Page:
I urge him to try his Spirit by the infallible touchstone of scripture. Is it pure, is it peaceable, is it gentle, easy to be entreated, full of mercy and good fruits, without partiality, and without hypocrisy*? If it should be deficient in any of these amiable qualities, let him be cautious of indulging it, lest the Spirit should be of a diabolical, and not of a heavenly nature.
And in what manner is he to form a judgment of himself, since the heart is deceitful; and to know oneself is the most difficult of sciences? If his high pretensions are accompanied with a bad life; if he be disposed to contend with rancour and violence in support of his pretensions; if he be disposed to involve all who think differently from him in perdition; if he decry good works; and if, with every appearance of sanctity, and many external acts of piety and benevolence, he reserves to him
James, iii. 17.
self some secret and favourite vice, he may rest assured, that the Spirit which actuates him is not from above.
If he be inclined to neglect, despise, and revile decent and useful ordinances, such as are countenanced by scripture, and have a direct tendency to preserve peace, benevolence, and piety; if he prefers himself to all regular and learned ministers, whether in the establishment or out of it, and preaches to ignorant and deluded multitudes in the fields, with the air and voice of phrenzy, he may have just reason to fear, though he should have ten thousand in his train, that he has carried his pretensions to the Spirit beyond that wisdom, moderation, and love of order, which the author of our religion taught, both by precept and example.
If, in his writings, he applies the scriptural language to himself, and assumes the authority of a primitive apostle; if, at the same time, he expresses his ideas in such a manner as to excite the laughter and contempt of men of sense and approved goodness, he may infer that his spiritual pride has hurried him to the verge of insanity; and, as he values his health and happiness, should exert himself to remove the febrile symptoms, which are at once contagious and fatal.
When mechanics, of confined education, and not remarkable for natural discernment, or peculiar virtue and goodness, think themselves better able to instruct the people, than a numerous class of their fellow-citizens, who have been separated, from their youth, for sacred offices, instructed in learning of various kinds, versed in the original languages of scripture; the very idea implies so great a degree of pride and self-conceit that it cannot come from the gentle, unassuming spirit of Him who was himself meek and lowly, and who where every taught his disciples the lesson of humility.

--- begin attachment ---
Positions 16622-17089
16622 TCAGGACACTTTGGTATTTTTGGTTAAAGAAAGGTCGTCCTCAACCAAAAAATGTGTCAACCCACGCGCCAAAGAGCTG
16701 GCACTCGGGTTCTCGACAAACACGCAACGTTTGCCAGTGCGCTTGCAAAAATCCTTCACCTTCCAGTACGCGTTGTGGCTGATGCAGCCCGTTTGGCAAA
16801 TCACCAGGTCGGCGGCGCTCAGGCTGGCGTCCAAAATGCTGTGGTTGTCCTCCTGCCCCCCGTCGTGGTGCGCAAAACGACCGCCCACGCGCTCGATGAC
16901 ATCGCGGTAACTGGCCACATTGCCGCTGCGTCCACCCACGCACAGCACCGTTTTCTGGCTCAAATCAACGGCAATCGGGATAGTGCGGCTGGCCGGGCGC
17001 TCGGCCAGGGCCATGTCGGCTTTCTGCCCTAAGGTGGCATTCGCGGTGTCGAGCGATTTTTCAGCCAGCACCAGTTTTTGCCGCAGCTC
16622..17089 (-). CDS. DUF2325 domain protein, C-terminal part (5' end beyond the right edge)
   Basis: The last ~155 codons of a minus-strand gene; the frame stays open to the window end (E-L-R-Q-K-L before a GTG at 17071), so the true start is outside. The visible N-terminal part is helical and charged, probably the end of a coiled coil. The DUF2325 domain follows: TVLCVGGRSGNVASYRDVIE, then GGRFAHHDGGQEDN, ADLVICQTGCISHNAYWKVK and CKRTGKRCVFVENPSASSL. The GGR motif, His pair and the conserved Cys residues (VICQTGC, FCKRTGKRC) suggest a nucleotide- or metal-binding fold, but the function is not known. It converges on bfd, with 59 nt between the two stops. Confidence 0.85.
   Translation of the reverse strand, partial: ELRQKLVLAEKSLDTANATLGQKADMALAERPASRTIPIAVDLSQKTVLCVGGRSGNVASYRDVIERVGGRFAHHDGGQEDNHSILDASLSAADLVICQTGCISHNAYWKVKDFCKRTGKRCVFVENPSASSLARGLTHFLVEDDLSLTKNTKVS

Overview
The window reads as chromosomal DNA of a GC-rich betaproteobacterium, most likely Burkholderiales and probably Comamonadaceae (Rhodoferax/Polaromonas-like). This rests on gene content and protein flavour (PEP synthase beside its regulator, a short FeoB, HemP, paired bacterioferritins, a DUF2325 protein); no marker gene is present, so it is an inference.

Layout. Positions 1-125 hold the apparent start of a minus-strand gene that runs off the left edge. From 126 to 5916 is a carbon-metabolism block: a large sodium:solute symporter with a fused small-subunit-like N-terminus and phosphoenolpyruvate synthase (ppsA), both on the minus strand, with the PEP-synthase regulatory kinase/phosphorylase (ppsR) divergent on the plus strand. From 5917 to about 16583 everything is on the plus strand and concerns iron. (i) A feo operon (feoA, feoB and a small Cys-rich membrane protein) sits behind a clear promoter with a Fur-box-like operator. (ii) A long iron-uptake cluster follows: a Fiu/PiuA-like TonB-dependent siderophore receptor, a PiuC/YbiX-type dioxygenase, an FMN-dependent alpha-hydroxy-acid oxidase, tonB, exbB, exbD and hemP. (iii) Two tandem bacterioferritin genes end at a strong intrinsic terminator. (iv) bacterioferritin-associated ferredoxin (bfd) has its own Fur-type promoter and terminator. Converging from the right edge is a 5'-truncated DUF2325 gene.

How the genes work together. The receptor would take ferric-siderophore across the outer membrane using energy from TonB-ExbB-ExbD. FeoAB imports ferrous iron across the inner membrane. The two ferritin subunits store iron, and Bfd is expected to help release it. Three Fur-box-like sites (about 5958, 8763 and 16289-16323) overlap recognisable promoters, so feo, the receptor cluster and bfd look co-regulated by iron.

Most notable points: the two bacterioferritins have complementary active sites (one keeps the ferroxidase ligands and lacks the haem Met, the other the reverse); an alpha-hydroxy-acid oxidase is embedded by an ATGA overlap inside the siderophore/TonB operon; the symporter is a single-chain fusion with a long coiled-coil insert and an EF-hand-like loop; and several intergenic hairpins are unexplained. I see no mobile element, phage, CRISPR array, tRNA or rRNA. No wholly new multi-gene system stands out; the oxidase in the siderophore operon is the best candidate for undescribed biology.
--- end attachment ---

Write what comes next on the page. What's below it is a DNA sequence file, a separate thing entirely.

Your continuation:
If such persons urge, in defence of their extravagant behaviour, their dereliction of their trades and daily
labours, and their assumption of the priest's office, a particular CALL, from Heaven itself, louder than reaches the ears of others, let them before they believe themselves, or persuade others, produce, as a credential of their commission, a miracle. If they find themselves utterly unable to do this, let them return to the workshop and warehouse, renounce the deceitful spirit, and evince their attainment of the true, by humilitý, charity, modesty, and obedience to lawful superiors; by a study to be quiet, and an attention to their own business.
From such practices, and such persons as I have alluded to, has arisen much of the disgrace which has fallen on true and laudable enthusiasm, or that wisdom which is infused into the pure, gentle, and charitable heart from above. False enthusiasm should be discouraged, that true religion may grow and flourish; as the weed should be plucked up, to give room for the wholesome plant to strike root, and expand itself in foliage and blossoms, and produce good fruit in abundance.
Of being RIGHTEOUS overmuch.
It seems to be very doubtful, whether the scrip
tural phrase of being righteous overmuch, signifies that sort of excess which methodists and fanatics are apt to indulge. I am rather induced to believe, that it means an extreme rigour in exacting from others an unerring rectitude. "Be not righteous overmuch; why shouldst "thou destroy thyself?"* That is, "Establish not, by "thy severity, a rule so strict as must, if put in force
* Eccles. vii. 16.